Survey: US firms still optimistic about China
Updated: 2014-09-30 06:04
By CHEN WEIHUA in Washington(China Daily USA)
The vast majority of US companies operating in China remain optimistic about their business prospects in the world's second-largest economy, according to a survey released Monday by the US-China Business Council (USCBC).
Overall, 85 percent of the companies polled said they are optimistic or somewhat optimistic, while 14 percent said neutral. Only 1 percent said somewhat pessimistic.
Although the percentage of optimistic and somewhat optimistic dropped slightly from last year's report, and the percentage of neutral expanded, the percentage saying somewhat pessimistic also came down. None chose pessimistic this year, compared with 2 percent in the previous survey.
The report, USCBC 2014 China Business Environment Survey Results, was USCBC's annual survey of senior executives at its more than 200 member companies. Half of the respondents are China-based; the other half is based in the US.
Eighty-five percent of participating companies have been in the Chinese mainland market for more than 10 years, with the majority having more than 20 years' experience.
USCBC President John Frisbie said in a statement about the report that the Chinese mainland market continues to deliver important revenue opportunities for American companies, even as GDP growth moderates.
Nearly 50 percent of respondents reported double-digit revenue expansion, less than in prior years, but still impressive compared to other markets around the world, according to the report. And the great majority, or three quarters, of US companies remained profitable in the Chinese mainland market last year.
Meanwhile, 71 percent expect their revenue to continue to increase this year, while 19 percent expect the same as last year. Only 10 percent said their revenue will decline in 2014.
The survey also found that 43 percent said the profit margin rate of their China-based operations is better than their overall operations. Twenty-seven percent said the same; 31 percent said worse.
The major reasons cited for the restraint on increased profitability include competition from domestic companies, rising costs and government policy and regulation, according to the survey.
On the question of who are the main competitors in China, 91 percent said US and other foreign companies, 79 percent said Chinese non-state-owned and private companies, and 61 percent said Chinese state-owned enterprises.
Most economists agree that after decades of development, Chinese companies, especially private firms, have become increasingly competitive in the business world.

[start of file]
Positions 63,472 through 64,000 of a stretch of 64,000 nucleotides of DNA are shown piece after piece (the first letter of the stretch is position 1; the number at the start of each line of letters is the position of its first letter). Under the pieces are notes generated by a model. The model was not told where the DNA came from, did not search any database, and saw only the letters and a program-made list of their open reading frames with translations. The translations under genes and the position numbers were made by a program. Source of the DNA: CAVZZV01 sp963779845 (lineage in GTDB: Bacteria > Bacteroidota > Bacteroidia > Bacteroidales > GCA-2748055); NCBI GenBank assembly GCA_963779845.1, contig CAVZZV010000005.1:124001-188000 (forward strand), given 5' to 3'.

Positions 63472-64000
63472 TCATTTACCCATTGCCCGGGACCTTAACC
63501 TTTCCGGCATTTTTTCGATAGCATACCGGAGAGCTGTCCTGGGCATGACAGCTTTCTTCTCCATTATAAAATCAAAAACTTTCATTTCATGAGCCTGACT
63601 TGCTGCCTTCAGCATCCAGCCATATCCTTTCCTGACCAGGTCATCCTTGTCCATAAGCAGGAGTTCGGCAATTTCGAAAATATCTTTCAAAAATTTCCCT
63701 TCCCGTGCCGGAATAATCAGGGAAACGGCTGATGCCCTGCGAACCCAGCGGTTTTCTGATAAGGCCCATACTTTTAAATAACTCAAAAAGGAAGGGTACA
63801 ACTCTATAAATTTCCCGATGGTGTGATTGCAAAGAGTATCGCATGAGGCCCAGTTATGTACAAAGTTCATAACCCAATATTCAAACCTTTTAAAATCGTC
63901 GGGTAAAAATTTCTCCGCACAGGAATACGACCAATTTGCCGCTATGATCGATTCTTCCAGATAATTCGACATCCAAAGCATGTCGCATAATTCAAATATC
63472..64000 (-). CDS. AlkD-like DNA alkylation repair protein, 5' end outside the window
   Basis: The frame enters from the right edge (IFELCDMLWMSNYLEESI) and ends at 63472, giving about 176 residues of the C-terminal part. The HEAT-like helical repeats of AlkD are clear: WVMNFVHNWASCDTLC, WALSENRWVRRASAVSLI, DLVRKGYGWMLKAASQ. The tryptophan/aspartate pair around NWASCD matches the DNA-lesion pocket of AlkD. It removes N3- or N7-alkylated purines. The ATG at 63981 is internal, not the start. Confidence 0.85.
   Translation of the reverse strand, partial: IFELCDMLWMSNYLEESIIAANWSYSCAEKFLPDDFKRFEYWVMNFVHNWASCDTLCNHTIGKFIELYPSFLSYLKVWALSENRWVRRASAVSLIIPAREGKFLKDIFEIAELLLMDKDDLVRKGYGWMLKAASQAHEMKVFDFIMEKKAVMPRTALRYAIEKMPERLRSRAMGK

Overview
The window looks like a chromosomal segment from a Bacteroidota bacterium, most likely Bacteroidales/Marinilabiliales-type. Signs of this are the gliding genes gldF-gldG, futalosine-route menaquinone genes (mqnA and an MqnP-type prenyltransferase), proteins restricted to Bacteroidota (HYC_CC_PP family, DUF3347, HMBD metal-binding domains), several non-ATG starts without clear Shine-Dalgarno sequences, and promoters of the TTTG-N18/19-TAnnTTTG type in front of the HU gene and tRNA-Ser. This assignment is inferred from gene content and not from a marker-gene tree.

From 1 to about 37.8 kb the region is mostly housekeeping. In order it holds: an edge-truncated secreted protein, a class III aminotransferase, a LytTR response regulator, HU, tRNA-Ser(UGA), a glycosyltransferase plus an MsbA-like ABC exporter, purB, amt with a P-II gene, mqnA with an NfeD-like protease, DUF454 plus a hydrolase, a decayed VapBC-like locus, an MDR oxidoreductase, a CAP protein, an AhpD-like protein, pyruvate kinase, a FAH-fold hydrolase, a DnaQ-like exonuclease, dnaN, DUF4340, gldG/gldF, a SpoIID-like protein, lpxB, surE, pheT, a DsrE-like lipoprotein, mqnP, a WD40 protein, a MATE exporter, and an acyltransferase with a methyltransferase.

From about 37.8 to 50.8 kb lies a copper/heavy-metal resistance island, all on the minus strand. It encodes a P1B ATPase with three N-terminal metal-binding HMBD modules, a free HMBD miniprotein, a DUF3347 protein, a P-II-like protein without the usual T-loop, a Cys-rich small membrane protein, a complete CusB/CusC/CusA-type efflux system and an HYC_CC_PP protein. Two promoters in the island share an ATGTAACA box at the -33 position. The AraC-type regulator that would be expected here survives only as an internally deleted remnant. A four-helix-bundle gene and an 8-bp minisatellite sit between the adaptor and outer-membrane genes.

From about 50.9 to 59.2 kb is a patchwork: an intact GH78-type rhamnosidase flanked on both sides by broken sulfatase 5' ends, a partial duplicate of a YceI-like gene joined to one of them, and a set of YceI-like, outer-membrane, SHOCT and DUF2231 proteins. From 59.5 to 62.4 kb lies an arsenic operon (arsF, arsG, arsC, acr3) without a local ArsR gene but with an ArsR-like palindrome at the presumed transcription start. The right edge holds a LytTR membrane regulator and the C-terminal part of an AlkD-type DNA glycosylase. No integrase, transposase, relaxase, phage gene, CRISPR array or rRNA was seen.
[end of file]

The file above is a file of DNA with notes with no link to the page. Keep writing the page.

Nicholas Lardy, a senior fellow at the Washington-based Peterson Institute for International Economics, wrote in detail about the rise of private sector in China in his latest book Markets over Mao: The Rise of Private Business in China.
Many observers have also attributed the growing competition from the Chinese companies to as of 2011 foreign-funded companies no longer enjoy tax preferences in China as in the previous more than three decades, thereby putting them on a level playing field with Chinese domestic companies in terms of tax regime.
While responding to the question of China's prominence in the overall company strategy, the survey found 93 percent said it is the top priority or among the top five priorities, slightly down from the previous year. Yet the percentage putting China on top priority increased to 22 percent from 15 percent last year.
On committing resources for the next 12 months, half the respondents said it will accelerate, and 48 percent said it will remain unchanged. Only 2 percent said they will curtail the committed resources.
While the Chinese mainland market provides huge opportunities for US companies, the survey found that the top 10 challenges cited by USCBC-member companies were competition with Chinese companies in China, intellectual property rights enforcement, foreign investment restrictions, human resources pertaining to talent recruitment and retention, cost increases, uneven enforcement/implementation of Chinese laws, licensing, transparency, nondiscrimination/national treatment and overcapacity in the Chinese mainland market.
Frisbie of USCBC said while both foreign and domestic companies are being investigated under China's relatively new anti-trust and competition regime, foreign companies appear to be facing increasing scrutiny.
Lardy, a leading US expert on the Chinese economy, described several German automakers in China as violating the US laws if they adopted their same China practices in the US, referring to the monopoly of selling their auto parts at much more inflated prices in China.
Zhang Monan, a researcher of China International Economic Exchanges Center, agreed. She argued in an article on the China US Focus website that the enforcement of anti-trust law is good for the healthy development of a market economy.
She cited the example of a Range Rover 5.0T being priced at 2.798 million yuan ($454,950.00) when exported to China and soaring to 3.2 million yuan in the end market. However, the sedan is sold for only 1.052 million yuan in Japan, 1.036 million yuan in Germany, 835,000 in Britain, its home country, and 833,000 yuan in the US.
China has said less than 10 percent of companies being investigated under the anti-monopoly law are foreign companies.
Zhang described the ongoing anti-monopoly campaign as an important step China has taken to establish a law-ruled market economic system as well as participate in global economic rebuilding.
"Once fair competition has become common in society, it will greatly benefit not only China but also the rest of the world," she said.